Friday, December 11, 2009

Civil Registration Records Held By The Archives Of Ontario

If you are looking for the birth, marriage, or death certificates of your ancestors in Ontario, Canada, you need to be aware of what is available at the Archives of Ontario. Civil registration is only a small portion of the records held by the archives, but as they are such a major part of researching in Ontario, you will find an outline below of what is currently available.

Here is a link to the Archives of Ontario's website and their address is:

Archives of Ontario
134 Ian Macdonald Boulevard
Toronto, Ontario, Canada
M7A 2C5

The Archives of Ontario is open Monday to Friday from 8:30am - 5:00pm.

Civil registration of births, marriages and deaths started in Ontario on July 1st, 1869. The Office of the Registrar General maintains the records and issues certificates for all vital events. Each year an additional year of vital records are transferred from the Registrar General to the Archives of Ontario where that year's records are then closed for a year while being microfilmed.

Birth, Marriage, and Death Records Held by the Archives of Ontario

The Archives of Ontario has the Indexes (where they exist) and Registration Books from the Office of the Registrar General of Ontario for:

Births: 1869 to 1912
Marriages: [from about 1801 to 1927] (Please note that there are many gaps in pre-1869 marriage records)
Deaths: 1869 to 1937

All of these records are publicly available on microfilm and you are able to consult the records at no charge either at the archives or through inter-library loan. If you want to make a photocopy, there is a small charge. Each year a new set of records is sent to the Archives for microfilming so they can be made available to the public. During the microfilming process, this year of birth, marriage and death records are restricted until they can be made available. The latest transfer (1913 births, 1928 marriages, 1938 deaths) is being filmed and will be available some time in 2010. Most Ontario libraries already have their own copies of the indexes on microfilm from 1869-1912 for births, 1869-1927 for marriages and 1869-1937 for deaths. If not, then they are readily available through inter-library loan.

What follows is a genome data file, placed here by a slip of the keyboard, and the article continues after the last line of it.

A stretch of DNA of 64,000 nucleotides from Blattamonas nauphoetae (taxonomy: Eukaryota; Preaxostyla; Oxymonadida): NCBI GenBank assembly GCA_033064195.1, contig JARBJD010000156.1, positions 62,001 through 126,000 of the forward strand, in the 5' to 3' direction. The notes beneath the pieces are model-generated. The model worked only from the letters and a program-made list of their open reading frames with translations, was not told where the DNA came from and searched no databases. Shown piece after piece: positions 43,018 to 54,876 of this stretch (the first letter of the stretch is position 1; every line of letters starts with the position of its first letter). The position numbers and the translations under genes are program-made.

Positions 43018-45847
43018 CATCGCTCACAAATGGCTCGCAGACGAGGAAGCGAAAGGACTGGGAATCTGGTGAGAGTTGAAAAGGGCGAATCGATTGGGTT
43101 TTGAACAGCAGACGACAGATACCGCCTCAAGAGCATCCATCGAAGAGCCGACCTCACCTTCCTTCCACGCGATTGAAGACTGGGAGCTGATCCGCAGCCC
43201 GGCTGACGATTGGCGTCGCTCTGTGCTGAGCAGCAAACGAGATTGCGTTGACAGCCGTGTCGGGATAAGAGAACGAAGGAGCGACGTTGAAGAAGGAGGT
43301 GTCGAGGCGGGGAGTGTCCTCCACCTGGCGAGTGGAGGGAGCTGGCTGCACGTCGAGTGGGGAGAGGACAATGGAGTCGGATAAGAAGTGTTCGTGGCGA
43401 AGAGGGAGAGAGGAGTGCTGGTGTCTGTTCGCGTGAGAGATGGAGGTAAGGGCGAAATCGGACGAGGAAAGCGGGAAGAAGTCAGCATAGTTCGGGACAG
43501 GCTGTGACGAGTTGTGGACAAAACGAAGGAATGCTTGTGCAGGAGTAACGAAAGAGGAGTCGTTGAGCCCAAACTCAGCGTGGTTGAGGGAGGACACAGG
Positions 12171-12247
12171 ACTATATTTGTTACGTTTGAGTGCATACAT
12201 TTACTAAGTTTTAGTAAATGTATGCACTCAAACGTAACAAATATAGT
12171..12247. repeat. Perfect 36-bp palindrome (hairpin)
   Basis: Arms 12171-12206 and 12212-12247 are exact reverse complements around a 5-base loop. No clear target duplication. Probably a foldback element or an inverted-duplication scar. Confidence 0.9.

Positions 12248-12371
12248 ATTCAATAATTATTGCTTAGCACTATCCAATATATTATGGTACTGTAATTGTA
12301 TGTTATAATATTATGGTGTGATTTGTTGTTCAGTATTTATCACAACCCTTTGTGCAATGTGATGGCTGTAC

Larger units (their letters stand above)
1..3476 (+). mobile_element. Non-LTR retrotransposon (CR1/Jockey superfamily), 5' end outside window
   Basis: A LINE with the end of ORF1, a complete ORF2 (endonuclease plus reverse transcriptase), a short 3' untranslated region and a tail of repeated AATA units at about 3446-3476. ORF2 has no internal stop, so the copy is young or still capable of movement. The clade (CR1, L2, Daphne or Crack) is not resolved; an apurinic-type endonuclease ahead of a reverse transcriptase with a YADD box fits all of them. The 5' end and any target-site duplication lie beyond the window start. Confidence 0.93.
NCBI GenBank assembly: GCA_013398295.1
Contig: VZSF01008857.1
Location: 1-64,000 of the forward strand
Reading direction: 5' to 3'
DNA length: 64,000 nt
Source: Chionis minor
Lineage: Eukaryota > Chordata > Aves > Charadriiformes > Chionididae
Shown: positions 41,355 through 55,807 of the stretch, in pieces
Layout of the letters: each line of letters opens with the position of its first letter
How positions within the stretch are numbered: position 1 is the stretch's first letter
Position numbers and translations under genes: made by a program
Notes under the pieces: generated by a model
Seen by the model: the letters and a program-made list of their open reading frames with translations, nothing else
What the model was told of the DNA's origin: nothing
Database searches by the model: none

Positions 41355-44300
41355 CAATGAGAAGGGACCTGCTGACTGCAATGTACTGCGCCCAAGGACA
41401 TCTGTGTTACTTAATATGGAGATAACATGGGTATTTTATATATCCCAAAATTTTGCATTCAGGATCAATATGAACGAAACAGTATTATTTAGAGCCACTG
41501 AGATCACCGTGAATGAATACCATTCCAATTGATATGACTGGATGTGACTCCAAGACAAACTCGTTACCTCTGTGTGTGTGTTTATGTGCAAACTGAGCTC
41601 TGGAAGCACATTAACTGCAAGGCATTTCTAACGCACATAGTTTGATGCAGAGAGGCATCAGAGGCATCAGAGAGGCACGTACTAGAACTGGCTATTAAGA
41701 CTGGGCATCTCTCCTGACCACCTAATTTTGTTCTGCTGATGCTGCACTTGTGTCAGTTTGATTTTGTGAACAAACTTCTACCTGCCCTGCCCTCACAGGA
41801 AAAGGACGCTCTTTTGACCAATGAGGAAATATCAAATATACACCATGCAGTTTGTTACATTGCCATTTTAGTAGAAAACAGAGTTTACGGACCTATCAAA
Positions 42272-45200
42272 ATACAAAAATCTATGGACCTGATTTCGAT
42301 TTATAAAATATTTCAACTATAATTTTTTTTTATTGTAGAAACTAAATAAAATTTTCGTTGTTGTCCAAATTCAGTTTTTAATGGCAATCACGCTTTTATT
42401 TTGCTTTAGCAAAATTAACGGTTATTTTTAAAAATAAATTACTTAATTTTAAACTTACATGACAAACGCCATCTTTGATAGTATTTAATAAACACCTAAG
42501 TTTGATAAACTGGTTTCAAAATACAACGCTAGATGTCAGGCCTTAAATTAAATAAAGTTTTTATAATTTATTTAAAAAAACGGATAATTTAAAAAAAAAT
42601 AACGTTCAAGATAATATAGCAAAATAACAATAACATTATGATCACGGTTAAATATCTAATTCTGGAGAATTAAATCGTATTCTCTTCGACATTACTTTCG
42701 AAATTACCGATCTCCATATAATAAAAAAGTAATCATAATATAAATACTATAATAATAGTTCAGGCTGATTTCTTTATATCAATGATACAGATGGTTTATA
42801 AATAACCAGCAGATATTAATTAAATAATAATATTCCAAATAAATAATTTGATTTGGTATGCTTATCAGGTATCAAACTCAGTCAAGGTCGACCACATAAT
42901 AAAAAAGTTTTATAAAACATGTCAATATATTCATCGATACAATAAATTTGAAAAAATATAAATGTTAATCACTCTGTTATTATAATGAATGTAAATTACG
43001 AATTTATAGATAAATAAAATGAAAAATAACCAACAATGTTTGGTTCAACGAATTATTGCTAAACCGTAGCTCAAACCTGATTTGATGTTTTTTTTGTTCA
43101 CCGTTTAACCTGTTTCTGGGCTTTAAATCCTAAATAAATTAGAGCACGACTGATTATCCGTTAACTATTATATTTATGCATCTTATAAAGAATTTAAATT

For all registrations not held by the Archives of Ontario, you will need to contact the Office of the Registrar General. So if you are looking for the certificate of someone born in 1914 or later, or married in 1929 or later, you will need to contact the Registrar-General's Office to make arrangements for the certificate to be sent.


Birth records usually show the name of the child, their gender, the date and place born, their parents' names, and sometimes other data, such as parents' birthplaces. The Archives of Ontario currently has births on microfilm from July 1869-1912. They received the birth records for 1913 in 2009 and are in the process of microfilming them.


Marriage records are great sources for genealogists because they document an individual in a particular place and time as well as provide details about that person's marriage. Before mid-1869 when civil registration was implemented, ministers, priests, and other persons qualified to perform marriages submitted copies of their documentation to county courthouses. Most of these marriage records includes details about the bride and groom, including place of residence and birthplace. Importantly, each spouse had to give the names of their parents. In a lot of cases the mother's maiden name is also supplied.

A good website you will want to consult if you are researching Ontario marriages is Ontario Marriage Registrations which is arranged by year and then by county.


In addition to the name of the person, death records usually give the marital status (single, married, widowed, or divorced), the cause of death, the date and place of death and burial, and sometimes the occupation, date and place of birth, age, parents' names and their birthplaces (usually county or country), and other useful information. The more recent the death record, the more information you will find.

I've used the records both at the Archives themselves and having the records sent to my local library. The Archives are pretty good with a fair number of microfilm machines available and the staff is very helpful. While at the Archives, you can also check land records, old newspapers, old wills, etc. They have tons of information that will help you with your research.

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